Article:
By Jim Schutze
By Rachel Watts
By Lauren Drewes Daniels
By Anna Merlan
By Lee Escobedo
By Eric Nicholson
Quit crying, he'd tell his son, "because you whinin' and whinin' and whinin'. And there's a lot of black kids and a lot of black men, that's all they do."
Daryl says his new life gives him satisfaction. "Now I go on the job, be there all day and get hard-earned working money," he says. "My daddy say that yesterday, my mother woke up and she say she happy. She feel good. She hated to see us going through.
"They happy now. They take walks together."
Jimmy, a burly man with an easy smile, has finally given his wife, who stuck with him all those years, something to be proud of. And his son is right beside him.
"It's amazing. It's a miracle," Jimmy told his kids one day. "I'm a miracle."
An answer came back from the kitchen. It was Daryl, the quiet son, saying, "Me, too. I'm a miracle, too."
Of all the survivors, Lizzie Williams had drifted into the greatest obscurity. I remembered what LaTonya had said, after looking at a recent photograph of her cousin: "I can tell she out theya."
She meant the scraggly look, the street look. Out there.
Lizzie had left just the faintest trail since the 1990 shooting. She popped up in court records in 1996, when she was sentenced to jail for shoplifting. What she stole provides a clue to her world: six pairs of earrings ($11.94) and one pair of sunglasses ($1.99). On this arrest, when she was detained by a store security guard, Lizzie gave that goofy smile for her jail mug shot.
I carried around that photo in my search for her and started knocking on doors. The trail finally got warm on a short street near a shabby collection of liquor stores and cinder-block Latino clubs. An address in a database from 2001 led me to a lime-green shotgun house with boarded-up windows.
In the street, maybe a dozen muscled young men in tank tops, T-shirts and dangly britches hung around some cars, sucking on beers and smoking weed: the cream of wasted manhood. One guy was tossing a football; a perfect spiral whizzed overhead and hit the street with a slap.
It was 6 p.m. on a March day; the sun was sagging. A woman was sitting on her front porch with a friend. She motioned me over. I pulled out my Lizzie photo; the woman looked at it and smirked. "That's her face," she said. "She was here just yesterday morning."
While Lizzie had moved out of the lime-green house long ago, she'd still wander back here when the weather turned nice, park herself on an empty barrel on the backside of a nearby business and drink. Out theya.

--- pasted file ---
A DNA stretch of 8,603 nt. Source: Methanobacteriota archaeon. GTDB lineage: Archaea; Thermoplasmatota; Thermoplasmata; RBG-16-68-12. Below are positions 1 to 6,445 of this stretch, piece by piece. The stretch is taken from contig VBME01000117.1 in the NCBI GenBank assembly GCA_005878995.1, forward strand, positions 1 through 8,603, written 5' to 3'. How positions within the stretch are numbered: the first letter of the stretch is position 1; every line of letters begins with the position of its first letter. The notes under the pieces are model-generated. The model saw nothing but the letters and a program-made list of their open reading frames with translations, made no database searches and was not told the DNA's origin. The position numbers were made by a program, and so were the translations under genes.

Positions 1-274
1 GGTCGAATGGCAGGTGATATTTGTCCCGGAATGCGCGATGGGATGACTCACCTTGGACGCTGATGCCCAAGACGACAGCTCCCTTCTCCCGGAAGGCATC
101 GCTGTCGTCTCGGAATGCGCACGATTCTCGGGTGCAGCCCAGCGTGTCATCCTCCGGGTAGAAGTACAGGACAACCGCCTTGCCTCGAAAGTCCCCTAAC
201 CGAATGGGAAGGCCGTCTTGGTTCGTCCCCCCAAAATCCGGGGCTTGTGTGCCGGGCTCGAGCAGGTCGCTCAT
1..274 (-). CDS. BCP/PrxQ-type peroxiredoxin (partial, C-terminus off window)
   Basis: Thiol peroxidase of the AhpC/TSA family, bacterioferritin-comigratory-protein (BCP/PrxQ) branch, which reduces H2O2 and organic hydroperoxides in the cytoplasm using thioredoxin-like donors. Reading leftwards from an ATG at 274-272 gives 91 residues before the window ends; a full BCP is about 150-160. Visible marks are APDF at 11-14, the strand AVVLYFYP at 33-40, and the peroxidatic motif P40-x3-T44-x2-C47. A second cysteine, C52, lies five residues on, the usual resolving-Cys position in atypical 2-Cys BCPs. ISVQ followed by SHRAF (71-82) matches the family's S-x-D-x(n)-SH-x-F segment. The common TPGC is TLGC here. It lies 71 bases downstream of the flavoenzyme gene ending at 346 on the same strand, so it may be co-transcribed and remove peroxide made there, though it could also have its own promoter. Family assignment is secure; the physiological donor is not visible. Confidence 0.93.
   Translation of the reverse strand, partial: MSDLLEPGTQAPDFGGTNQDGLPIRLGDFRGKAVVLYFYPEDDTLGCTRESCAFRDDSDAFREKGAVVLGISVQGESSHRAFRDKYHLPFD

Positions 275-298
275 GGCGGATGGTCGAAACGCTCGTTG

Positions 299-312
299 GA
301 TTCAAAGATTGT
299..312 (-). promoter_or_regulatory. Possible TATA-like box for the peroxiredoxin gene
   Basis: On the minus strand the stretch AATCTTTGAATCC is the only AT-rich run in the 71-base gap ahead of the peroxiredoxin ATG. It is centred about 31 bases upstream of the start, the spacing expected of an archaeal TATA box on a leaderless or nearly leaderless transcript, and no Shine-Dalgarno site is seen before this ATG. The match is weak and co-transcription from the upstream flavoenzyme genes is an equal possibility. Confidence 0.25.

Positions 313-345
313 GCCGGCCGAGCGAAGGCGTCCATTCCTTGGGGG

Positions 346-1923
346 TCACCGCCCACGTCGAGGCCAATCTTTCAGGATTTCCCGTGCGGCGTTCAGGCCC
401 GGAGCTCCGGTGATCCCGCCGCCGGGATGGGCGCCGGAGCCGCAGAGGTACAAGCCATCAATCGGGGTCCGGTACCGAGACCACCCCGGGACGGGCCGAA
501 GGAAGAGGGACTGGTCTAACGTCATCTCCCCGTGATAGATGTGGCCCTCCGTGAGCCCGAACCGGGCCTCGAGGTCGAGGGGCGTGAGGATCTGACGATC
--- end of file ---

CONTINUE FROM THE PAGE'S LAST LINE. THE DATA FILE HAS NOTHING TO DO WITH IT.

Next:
The woman chuckled. "You know, she's not playing with a full deck," she said. "She's missing a few cards..."
Her voiced trailed off. "...like an ace, a jack, a king, a queen..."
The photo, I said, was from 1996. What does she look like today? "Oh, her hair might be standing up, but that's her face," she said. The girl, she said, would be easy to spot. "Don't matter how hot it is, she'll have her coat on." The woman tightened her eyes to little slots and pulled her arms across her chest like a straitjacket, mimicking a crazy woman.
Finally, after days of just missing Lizzie, one of the boozers who hangs out with her led me to a dingy apartment building with a single decapitated tree trunk out front.
I found the girl who played dead sitting in a metal folding chair in the bare courtyard. Her boyfriend, Elvin Armstrong, sat beside her. Her hair was uncombed, and she was dressed in a black sweatshirt, clean blue jeans and crisp white canvas tennis shoes, the kind you get at the dollar store. When I saw her over the next two days, she was wearing the same clothes, just dustier. She looked young and old at the same time, with a smooth face that has tightened into a strained look.
It's difficult to describe our attempts at an interview. She'd look up into the distance, then answer some question--but usually not the one I asked. She had great difficulty putting together the simplest sentences.
She'd say "I-I-I-I-I..." then give up. She seemed to have an answer in mind, but in a moment it slipped out of reach.
"Do you recall what happened that night on Cleveland Street?" I asked. Here is her exact answer, transcribed from tape:
"See, see, uh uh uh, most people always, you know, uh, stay away from each other and stuff when, you know, I do not know."
She chuckled under her breath. "No?" she asked.
"How old are you?" I asked.
She thought for a while. "Twenty-eight or 29."
Over the next two days, I searched for clues about what had happened to her and found her in a slightly more lucid state at times.
"Did the shooting change your life?" I asked.
"It really did," she said, momentarily connecting. Then she drifted off again. "'Cause you know, see, um um, from that, see, see, I was staying with...I was staying...I was staying...I was staying with my mama and stuff, and then you know, you know, she had took my kids and stuff, and then, you know, my kids..."
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